It has been a brutal quarter for all of us in the communications sector. JCDecaux, the outdoor advertiser, saw revenue shrink by two-thirds, from $1 billion a quarter to $350 million. The holding company numbers were grim, especially Omnicom, down nearly 25 percent in revenue. PR is hardly immune, with the Omnicom PR units down 14 percent and IPG units down low double digits. This parallels our own experience at Edelman and Zeno. But the creative agencies such as BBDO saw revenue down 27 percent. What’s going on here?
The reputation aspect of PR has never been more important. Government is investigating the four largest tech companies. Employees are demanding a more activist approach to issues from systemic racism to sustainability. CEOs are expected to exercise public leadership, speaking out to change policy. Companies want to lead change instead of waiting for regulation. Trust depends on ability to deliver, but three-quarters of trust capital is in dependability, integrity and purpose.
The murder of George Floyd has prompted a massive reconsideration of the responsibility of the private sector on race. We have 300 engagements of our Floyd Forward team, from repairing historic problems to setting a new standard for hiring and promoting diverse talent. We are educating and learning at the same time with employee engagement, crisis, brand and public affairs teams fully engaged. We know that brands speaking up on race gain four times more trust than those remaining silent.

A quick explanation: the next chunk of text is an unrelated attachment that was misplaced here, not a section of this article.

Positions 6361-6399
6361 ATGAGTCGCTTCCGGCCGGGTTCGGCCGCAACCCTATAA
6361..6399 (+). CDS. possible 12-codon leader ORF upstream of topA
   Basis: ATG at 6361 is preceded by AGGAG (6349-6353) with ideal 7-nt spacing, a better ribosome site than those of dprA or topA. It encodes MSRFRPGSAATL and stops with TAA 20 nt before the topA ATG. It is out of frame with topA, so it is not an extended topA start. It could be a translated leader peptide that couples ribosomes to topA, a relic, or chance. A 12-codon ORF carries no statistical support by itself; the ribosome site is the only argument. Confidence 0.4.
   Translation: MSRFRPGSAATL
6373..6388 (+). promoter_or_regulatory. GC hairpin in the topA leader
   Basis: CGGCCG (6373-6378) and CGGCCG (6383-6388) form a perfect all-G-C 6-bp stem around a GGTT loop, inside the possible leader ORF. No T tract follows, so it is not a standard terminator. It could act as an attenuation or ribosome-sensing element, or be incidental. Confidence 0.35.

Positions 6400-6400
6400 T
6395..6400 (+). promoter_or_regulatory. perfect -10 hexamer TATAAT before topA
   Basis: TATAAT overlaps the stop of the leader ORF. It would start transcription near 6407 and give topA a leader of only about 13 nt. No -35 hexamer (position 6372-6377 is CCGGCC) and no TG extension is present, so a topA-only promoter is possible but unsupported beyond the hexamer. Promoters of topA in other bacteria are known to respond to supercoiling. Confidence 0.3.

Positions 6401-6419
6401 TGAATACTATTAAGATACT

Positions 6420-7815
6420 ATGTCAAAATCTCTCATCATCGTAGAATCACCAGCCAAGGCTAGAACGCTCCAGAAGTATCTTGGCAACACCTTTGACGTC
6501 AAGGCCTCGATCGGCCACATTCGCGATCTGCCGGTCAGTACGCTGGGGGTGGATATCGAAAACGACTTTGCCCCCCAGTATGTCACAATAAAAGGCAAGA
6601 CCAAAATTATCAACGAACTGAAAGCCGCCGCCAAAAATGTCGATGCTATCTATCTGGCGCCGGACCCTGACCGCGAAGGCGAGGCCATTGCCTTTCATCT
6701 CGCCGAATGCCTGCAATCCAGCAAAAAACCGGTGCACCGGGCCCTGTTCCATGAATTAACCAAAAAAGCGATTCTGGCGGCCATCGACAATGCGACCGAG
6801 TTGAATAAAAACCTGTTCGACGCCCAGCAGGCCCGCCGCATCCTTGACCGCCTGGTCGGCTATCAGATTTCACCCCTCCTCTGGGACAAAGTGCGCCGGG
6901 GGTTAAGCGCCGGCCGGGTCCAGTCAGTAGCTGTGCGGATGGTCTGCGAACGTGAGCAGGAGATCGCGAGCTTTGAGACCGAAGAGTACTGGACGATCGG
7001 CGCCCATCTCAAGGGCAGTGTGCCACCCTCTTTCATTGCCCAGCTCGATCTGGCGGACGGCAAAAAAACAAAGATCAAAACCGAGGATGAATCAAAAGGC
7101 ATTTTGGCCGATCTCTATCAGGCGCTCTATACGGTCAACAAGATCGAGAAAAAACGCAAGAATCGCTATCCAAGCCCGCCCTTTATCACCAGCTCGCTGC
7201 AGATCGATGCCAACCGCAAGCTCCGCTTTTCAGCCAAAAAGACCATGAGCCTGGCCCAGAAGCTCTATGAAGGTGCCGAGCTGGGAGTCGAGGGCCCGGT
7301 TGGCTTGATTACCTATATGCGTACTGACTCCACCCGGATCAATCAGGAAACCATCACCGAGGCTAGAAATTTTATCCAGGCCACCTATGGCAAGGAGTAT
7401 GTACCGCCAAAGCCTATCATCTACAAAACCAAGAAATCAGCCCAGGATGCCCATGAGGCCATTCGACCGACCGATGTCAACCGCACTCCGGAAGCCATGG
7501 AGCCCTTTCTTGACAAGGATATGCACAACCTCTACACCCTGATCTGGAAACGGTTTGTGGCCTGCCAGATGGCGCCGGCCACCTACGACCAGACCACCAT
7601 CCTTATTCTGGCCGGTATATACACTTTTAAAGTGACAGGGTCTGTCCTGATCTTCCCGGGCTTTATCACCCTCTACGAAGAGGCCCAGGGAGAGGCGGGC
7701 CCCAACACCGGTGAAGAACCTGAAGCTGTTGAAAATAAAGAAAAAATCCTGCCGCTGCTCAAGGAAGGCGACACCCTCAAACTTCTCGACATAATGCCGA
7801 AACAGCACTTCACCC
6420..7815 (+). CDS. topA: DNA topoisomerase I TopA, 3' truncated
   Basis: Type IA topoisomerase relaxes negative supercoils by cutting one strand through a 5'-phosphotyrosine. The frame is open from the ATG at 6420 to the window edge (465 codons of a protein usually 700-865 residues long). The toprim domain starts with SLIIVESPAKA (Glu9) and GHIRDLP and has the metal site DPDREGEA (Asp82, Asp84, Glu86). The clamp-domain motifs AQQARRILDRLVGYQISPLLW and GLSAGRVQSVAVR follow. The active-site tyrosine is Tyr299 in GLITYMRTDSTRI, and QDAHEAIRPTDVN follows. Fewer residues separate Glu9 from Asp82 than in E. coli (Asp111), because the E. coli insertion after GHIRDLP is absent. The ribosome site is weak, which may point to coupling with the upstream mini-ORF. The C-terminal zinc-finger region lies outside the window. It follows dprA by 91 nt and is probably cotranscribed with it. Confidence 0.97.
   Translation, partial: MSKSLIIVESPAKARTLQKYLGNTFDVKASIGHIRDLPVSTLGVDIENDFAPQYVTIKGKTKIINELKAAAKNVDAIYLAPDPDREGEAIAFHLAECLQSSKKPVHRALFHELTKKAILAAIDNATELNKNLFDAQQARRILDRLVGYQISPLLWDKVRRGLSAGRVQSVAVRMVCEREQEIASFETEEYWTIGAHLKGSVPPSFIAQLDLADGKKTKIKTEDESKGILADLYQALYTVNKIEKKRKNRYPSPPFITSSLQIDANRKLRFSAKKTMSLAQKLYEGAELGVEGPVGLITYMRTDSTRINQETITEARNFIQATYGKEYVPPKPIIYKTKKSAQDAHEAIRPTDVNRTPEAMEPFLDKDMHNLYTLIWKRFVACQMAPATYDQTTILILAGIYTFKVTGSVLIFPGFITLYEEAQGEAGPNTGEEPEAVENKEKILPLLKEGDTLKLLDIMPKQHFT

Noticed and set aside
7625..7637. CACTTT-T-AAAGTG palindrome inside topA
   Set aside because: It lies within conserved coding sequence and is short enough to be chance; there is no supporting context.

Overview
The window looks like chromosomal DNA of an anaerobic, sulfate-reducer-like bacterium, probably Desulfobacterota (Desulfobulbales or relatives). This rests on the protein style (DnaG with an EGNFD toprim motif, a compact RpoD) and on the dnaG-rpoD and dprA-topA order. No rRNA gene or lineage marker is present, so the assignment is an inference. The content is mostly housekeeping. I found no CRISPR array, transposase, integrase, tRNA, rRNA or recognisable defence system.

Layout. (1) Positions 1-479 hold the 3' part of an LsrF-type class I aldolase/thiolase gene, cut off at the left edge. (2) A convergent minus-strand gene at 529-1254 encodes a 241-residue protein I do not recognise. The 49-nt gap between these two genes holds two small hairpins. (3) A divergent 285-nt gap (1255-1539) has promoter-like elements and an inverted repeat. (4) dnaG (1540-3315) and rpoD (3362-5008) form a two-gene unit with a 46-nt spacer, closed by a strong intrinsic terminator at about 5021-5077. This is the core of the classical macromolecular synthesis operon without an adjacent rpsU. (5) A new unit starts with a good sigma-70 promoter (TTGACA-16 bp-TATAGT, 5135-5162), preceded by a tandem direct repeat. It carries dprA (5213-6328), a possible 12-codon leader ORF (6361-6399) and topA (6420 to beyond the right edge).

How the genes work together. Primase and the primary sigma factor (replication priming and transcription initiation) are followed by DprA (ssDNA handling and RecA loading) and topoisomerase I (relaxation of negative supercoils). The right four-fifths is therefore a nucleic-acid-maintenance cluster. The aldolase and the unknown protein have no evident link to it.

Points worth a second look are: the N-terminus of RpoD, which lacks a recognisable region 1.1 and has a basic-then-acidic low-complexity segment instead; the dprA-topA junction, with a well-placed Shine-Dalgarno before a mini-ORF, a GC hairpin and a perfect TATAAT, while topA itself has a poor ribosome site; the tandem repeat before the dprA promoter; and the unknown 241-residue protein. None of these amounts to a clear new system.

We are deploying Communications Technology. The sweet spot for us in a B-to-B context is enablement, to repeatedly communicate with a prospect increasing the likelihood of a transaction. We use predictive analytics to guide our engagement strategy. PR becomes a value center and revenue driver, moving beyond our classic publishing model of measuring impressions or clicks.
We are faster and more attuned to the news cycle. Our work for Dove Men’s for Father’s Day went from concept to execution to on-air in 10 days, providing an important news hook for earned media. We offer trustworthy content that prompts discussion on social channels. Our creative is designed to provoke and inspire movements.
We are advising clients to act, not just to communicate. From including black and Hispanic-owned small business in supply chain to brokering donations to food banks to helping clients on their new, safer and distanced service offers, we are evolving the offer and committing to different. We are moving PR from defense to offense, from license to operate toward license to change. It is down to the private sector to bring us back to a new normal; government can only provide temporary support.
As I watched Steve Barrett, editor in chief of PRWeek, interview Michael Phelps, American Olympic hero, about his struggles with mental illness as part of the PRWeek Awards dinner, I had a deep sense of satisfaction about my choice of profession. What we do matters, more every day. Push for the better. Clients are listening as never before.
Richard Edelman is CEO.